For more information see http://www.infoagepub.com/products/Growing-Up-Between-Two-Cultures




Developing Understanding of Classroom Dialogue:

As part of her research into Halaqah, Farah is supporting research into classroom dialogue at the University of Cambridge. She has made some contribution to developing the Scheme for Educational Dialogue Analysis (SEDA) and is now working in a team developing the scheme for use by teachers, the T-SEDA Scheme. 


UKFIET Conference 2015: Learning for Sustainable Futures – Making the Connections held at the University of Oxford:

Farah Ahmed organised a symposium entitled: Drawing on Islamic and European educational traditions: developing hybrid pedagogies for a cohesive and sustainable future.  Her paper was entitled Pedagogy as Dialogue between Cultures: exploring Halaqah, an Islamic oral pedagogy used to generate culturally relevant dialogic education in UK Islamic primary schools.


MFAS Question concerning Education Part 2:

Farah Ahmed was invited to present a paper on the ‘Principles of Shakhsiyah Education’ for Part II of the course ‘The Question Concerning Education’ organized by the Muslim Faculty of Advanced Studies.

This was a unique dialogic course enabling a practical intellectual discourse for Muslim educators.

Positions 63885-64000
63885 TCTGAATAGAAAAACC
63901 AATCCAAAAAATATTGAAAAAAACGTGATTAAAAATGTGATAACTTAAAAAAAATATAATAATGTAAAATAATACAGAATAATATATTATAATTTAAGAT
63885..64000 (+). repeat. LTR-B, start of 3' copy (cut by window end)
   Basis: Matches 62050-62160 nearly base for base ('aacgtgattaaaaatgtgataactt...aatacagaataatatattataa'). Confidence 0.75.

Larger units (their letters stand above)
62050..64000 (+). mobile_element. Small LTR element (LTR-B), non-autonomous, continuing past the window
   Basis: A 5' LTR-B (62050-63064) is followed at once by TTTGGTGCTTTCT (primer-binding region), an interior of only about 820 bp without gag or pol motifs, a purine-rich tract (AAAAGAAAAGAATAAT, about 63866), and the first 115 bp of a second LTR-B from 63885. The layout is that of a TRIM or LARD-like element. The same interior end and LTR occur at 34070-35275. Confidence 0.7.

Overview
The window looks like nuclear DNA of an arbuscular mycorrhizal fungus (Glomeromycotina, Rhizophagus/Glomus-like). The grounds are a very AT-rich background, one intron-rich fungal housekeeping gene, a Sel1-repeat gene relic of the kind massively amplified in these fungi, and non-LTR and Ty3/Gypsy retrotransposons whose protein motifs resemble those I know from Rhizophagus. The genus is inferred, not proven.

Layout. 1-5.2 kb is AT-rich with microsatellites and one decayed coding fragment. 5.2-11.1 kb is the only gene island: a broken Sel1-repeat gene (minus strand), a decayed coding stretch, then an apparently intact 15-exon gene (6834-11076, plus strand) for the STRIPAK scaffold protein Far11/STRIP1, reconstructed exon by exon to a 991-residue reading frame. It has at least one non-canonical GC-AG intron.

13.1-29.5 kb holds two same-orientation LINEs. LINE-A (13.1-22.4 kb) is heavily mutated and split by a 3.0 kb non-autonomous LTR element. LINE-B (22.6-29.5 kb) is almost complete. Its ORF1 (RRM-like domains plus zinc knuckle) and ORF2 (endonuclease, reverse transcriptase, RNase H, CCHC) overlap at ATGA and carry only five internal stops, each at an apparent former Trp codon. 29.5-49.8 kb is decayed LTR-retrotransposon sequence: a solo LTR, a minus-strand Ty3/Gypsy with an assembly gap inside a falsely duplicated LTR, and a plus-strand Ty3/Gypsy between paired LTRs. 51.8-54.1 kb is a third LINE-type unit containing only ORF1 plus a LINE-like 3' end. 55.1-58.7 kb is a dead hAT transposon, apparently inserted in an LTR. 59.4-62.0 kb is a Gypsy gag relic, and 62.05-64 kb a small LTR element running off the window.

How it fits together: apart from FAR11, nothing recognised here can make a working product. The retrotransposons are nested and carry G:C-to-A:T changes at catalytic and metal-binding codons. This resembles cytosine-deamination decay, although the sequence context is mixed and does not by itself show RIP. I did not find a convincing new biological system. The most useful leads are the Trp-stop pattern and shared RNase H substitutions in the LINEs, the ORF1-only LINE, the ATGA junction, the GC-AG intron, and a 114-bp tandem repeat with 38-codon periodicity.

For more information see: http://themuslimfaculty.org/question-concerning-education


Conference: Education, Extremism and Criticality, Centre for Research and Evaluation in Muslim Education, UCL Institute of Education:

Farah Ahmed presented a paper entitled Countering ‘Extremism’ through Criticality in British Muslim Primary Schools: an exploration of Halaqah, an Islamic oral pedagogy at this conference.  As with many other papers at the conferenve, Farah’s paper began by questioning the government definition of and soloution to ‘extremism’. She outlined developments in PREVENT in schools and introduced Halaqah as an Islamic pedagogy that enables primary aged children’s exploration of identity and other complex issues in a safe space. The paper will be included in a published volume of conference proceedings.


For more information see: https://www.bera.ac.uk/event/education-extremism-and-criticality


'The Question Concerning Education - Setting the Scene':